Birth Control in Modern Times (from last half of the 19th century to the present)
The modern birth control movement, an effort to educate women in birth control techniques which would allow them to space the births of their children further apart or limit the size of their families, began in England in the 19th century. A writer named Thomas Robert Malthus caused a great deal of interest when he predicted the problems which would arise as the earth became more and more over-populated. His intention was to improve the conditions of the desperately poor people who continued to have more and more children. Many Britons supported Malthus in he efforts because the over-population of the large cities such as London was so obvious. This was not the cause in the United States, where the visions of vast wildernesses in the west were in everyone's minds.
Another event which changed the status of birth control issues was the passage of laws during the middle 19th century which protected women. This is about the same time that abortion was beginning to be declared illegal in both countries because of a new understanding of biology which made it clear that the fetus is "alive" sooner than previously thought. Even the Catholic Church had previously considered 40 days after conception for a boy and 80 days after conception for a girl as the moment of "quickening," or the beginning of life. At the same time, a prominent physician, Dr. Edmund Bliss Foote, unlike most doctors, was a strong advocate for birth control. His writings during the 1860's and '70's on birth control and sex emphasized women's rights and he publicly promoted the use of the condom and the "womb veil," an early diaphragm.5
Social reformers and religious conservatives campaigned to ban "sex for pleasure" and against abortion and birth control. In the United States, a man named Anthony Comstock managed to get a law passed in Congress (1873) which any distribution of birth control materials and the selling or giving away of any birth control devices illegal. Comstock considered this law his finest achievement.
The late 19th and early 20th century were times of change and social upheaval. Attitudes about birth control headed the list of both. In the United States, a woman named Margaret Sanger who had seen her own mother die at the age of 49 due to the numerous pregnancies she had endured, established the first U.S. birth control clinic in 1916. Sanger was a militant feminist and continued to "preach the sermon" of responsible birth control until she died. She was the founder of The Planned Parenthood Organization and is credited with coining the term, "birth control." Working with a physician to save the life of a tenement dweller in New York from the ill effects of a self- induced abortion, she vowed to get the "Comstock Act" repealed. Her dedication to the birth control cause caused her to be put in jail several times, have her clinic closed, and be charged with distributing obscene materials. She published and mailed a magazine entitled, "Women Rebel" advocating the use of birth control techniques. It seems that she grew stronger as the opposition to her cause grew stronger. Sanger helped to organize the National Birth Control League in 1917. In 1921, it became the American Birth Control League, and in 1946 The Planned Parenthood Association of America. Sanger died in 1966 at the age of 86 having given $150,000 to underwrite the research and development of the first birth control pill.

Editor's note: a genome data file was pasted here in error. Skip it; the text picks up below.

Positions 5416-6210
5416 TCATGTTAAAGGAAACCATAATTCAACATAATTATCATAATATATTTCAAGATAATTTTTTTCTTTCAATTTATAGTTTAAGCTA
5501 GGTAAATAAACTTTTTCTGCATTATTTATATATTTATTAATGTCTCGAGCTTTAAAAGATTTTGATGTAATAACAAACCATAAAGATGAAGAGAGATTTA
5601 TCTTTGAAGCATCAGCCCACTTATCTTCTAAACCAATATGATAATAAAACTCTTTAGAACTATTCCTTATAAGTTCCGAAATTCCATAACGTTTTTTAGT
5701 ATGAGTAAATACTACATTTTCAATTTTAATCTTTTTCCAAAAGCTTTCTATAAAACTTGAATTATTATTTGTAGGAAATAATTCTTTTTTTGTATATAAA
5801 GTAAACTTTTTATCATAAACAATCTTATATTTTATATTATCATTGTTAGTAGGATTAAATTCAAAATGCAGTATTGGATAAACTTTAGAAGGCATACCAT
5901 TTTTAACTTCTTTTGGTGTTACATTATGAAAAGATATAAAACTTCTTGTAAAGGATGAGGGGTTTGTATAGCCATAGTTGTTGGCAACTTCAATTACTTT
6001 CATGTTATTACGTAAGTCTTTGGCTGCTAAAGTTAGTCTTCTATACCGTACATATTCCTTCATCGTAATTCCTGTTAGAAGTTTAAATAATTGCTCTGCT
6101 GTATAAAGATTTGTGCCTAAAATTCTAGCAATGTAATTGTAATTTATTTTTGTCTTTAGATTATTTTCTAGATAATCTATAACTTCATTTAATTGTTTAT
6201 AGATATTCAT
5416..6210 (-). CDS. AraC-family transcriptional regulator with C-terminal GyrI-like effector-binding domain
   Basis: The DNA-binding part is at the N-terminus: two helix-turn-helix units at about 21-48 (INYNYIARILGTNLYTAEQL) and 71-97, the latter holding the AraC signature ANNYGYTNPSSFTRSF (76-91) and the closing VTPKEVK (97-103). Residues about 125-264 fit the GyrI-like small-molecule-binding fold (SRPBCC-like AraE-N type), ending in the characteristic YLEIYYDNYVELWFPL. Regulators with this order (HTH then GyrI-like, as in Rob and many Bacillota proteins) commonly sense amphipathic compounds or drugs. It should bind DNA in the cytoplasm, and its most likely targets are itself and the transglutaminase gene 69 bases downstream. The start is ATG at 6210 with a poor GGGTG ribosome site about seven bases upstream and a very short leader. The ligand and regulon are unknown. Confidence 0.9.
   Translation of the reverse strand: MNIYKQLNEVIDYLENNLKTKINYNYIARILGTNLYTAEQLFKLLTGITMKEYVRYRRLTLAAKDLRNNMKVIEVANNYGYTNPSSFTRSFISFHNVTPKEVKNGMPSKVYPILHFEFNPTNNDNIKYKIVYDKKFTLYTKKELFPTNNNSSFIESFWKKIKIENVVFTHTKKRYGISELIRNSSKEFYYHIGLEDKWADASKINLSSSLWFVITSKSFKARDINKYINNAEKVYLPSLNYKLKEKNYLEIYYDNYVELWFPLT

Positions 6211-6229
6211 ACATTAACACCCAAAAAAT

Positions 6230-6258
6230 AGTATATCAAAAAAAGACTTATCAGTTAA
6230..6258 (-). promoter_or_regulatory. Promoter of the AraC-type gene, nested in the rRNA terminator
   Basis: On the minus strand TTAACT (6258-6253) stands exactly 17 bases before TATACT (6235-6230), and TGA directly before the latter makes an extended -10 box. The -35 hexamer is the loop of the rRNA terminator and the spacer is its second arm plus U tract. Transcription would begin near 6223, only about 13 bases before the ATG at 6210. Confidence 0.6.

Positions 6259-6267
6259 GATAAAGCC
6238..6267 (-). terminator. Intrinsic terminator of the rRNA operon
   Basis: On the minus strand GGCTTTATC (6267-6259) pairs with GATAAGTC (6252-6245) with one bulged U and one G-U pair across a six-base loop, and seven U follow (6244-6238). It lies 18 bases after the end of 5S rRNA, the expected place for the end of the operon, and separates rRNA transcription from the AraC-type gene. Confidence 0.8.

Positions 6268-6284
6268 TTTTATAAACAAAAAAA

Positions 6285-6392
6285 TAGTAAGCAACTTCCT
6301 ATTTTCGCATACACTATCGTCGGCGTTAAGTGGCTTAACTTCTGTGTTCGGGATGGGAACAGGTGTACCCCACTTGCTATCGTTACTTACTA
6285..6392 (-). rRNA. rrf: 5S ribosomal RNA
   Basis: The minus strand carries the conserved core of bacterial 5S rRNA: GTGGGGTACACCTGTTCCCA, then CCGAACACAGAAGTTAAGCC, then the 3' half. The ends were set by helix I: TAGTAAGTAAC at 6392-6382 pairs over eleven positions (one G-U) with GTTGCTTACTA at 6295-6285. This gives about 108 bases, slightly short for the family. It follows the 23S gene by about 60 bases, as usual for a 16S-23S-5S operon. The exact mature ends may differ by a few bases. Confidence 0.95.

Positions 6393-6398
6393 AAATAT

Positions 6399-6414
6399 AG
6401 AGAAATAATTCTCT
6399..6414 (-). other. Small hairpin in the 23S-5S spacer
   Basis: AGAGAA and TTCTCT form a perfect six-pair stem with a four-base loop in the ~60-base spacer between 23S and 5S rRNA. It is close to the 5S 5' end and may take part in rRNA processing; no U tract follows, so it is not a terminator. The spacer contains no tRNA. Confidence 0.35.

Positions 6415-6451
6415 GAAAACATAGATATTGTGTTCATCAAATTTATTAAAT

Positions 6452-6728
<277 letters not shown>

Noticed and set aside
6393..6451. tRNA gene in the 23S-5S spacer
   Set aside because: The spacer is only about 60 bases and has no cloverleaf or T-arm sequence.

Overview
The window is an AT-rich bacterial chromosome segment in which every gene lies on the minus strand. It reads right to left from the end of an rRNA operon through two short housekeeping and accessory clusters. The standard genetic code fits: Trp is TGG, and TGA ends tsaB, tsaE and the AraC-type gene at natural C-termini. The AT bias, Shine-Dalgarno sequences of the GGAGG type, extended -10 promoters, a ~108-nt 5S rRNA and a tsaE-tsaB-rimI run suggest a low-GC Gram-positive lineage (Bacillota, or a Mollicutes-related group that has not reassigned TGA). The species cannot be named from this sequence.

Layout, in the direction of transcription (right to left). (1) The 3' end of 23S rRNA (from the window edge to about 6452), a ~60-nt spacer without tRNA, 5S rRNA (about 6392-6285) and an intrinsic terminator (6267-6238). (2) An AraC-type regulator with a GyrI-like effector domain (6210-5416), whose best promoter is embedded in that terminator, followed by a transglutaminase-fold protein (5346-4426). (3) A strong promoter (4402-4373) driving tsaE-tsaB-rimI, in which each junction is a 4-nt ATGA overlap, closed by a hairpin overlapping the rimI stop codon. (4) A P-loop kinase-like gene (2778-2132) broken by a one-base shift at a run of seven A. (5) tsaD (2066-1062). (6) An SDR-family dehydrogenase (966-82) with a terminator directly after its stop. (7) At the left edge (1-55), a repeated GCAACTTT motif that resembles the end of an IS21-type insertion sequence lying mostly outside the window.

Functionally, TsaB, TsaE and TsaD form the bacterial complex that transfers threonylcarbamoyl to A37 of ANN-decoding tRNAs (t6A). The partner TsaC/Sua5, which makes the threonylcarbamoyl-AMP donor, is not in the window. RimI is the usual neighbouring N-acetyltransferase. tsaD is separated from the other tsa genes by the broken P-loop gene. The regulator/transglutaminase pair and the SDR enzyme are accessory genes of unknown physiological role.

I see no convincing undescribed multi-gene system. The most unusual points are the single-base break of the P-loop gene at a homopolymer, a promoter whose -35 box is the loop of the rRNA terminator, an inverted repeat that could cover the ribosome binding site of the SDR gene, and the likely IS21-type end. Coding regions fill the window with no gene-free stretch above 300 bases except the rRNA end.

Sanger's counterpart in England was Marie Stopes. She established a birth control clinic in London in 1923 and faced many of the same obstacles that Sanger did. Although she was educated in Edinburgh and graduated with a Ph.D. In Munich, she was still "just a woman" in the eyes of the male dominated society. Jointly with H.V. Roe, she founded The Mothers' Clinic for Constructive Birth Control in 1921.
The present chapter in the birth control saga was begun by the invention of the first oral contraceptive, Enovid, by Dr. Frank Cotton. For his efforts he was elected to the Inventors' Hall of Fame. A few years later, Dr. Carl Djerassi invented the modern birth control pill. This invention empowered women in…[continue]